Beta thalassaemia has been shown to be a risk factor for other severe infections, with increasing risk associated with duration of thalassaemia, number of transfusions, previous splenectomy, and receiving the iron chelator deferoxamine [31]. Additional factors thought to contribute to infection risk include anaemia, reticulo-endothelial dysfunction resulting from iron overload and haemolysed erythroblasts, and altered immune responses [32]. The incidence of TTM among thalassaemic patients in endemic countries is difficult to quantify, as recipients frequently have pre-existing parasitaemia [20]. In a study in Sri Lanka, a higher frequency of P. vivax antibodies was found in thalassaemia patients compared to age-matched controls, with frequency particularly high in splenectomized patients [33]. An Indian study demonstrated post-transfusion malaria occurring in 6.4 % of beta thalassaemia patients who received repeated blood transfusion [34]. Malaysia has a high prevalence of thalassaemia; in 2009 there were 4541 registered thalassaemia patients, of whom 3310 were transfusion-dependent with either beta thalassaemia major or HbE beta thalassaemia. The state of Sabah has the highest number of registered thalassaemia cases, accounting for 28 % of the total cases in Malaysia [35]. TTM among the beta thalassaemia population in malaria-endemic regions of Sabah may be under-reported and requires further investigation.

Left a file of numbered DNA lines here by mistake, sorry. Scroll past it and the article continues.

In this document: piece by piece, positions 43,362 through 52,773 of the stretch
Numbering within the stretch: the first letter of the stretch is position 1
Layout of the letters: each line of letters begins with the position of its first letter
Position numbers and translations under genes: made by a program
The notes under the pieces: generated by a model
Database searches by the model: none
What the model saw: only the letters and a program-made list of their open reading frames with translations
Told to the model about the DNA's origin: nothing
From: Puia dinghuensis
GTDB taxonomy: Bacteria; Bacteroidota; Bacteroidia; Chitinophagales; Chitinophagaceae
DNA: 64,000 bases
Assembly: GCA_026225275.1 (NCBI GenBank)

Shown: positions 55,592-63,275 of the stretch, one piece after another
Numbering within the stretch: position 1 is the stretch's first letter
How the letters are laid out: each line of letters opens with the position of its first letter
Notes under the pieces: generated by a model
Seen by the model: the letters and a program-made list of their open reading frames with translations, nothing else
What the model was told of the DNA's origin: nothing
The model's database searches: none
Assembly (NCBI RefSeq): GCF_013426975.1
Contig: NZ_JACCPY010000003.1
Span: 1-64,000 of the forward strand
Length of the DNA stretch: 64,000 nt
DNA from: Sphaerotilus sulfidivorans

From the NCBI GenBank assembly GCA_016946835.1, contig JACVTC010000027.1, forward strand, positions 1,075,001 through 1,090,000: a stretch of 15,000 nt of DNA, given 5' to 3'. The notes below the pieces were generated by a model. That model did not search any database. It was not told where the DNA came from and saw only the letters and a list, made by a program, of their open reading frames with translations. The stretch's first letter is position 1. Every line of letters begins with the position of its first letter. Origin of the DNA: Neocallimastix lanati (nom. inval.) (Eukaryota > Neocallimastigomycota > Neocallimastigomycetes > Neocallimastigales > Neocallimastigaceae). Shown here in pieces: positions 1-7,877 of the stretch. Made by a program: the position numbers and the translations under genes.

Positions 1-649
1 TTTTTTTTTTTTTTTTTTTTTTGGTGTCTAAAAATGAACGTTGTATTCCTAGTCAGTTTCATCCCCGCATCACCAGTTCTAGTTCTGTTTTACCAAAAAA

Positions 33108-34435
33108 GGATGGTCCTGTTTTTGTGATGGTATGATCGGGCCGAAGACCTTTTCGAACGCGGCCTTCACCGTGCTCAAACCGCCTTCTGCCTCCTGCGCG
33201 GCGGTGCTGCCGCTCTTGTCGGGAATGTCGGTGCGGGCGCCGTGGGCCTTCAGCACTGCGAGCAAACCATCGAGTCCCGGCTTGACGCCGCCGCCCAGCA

In addition to being a possible risk factor for TTM, the lack of a spleen has been associated with severe malaria following infection with P. falciparum [36], and severe knowlesi malaria in splenectomized patients has also been reported [11, 37]. High parasite counts and severe disease, as occurred in this case, usually occur in older patients, being relatively uncommon among young patients with knowlesi malaria [11]. Over 100 cases of severe knowlesi malaria have now been reported [1017, 3744]; to our knowledge, only 6 cases have been reported in patients <30 years old [11, 13, 37], with only 2 of these having more than one severity criteria [13, 37]. Notably, the only previous report of multi-organ failure in a patient <30 years old occurred in a splenectomized patient [37]. It is therefore possible that in this 23-years old patient the lack of spleen contributed to her severe disease. Furthermore, direct inoculation of P. knowlesi-infected blood may have contributed to the development of severe disease; early studies from the neurosyphilis era demonstrated increased virulence of infection with serial blood passage through humans [45, 46], and more recently in a murine model parasite, virulence was found to be modified by vector transmission [47].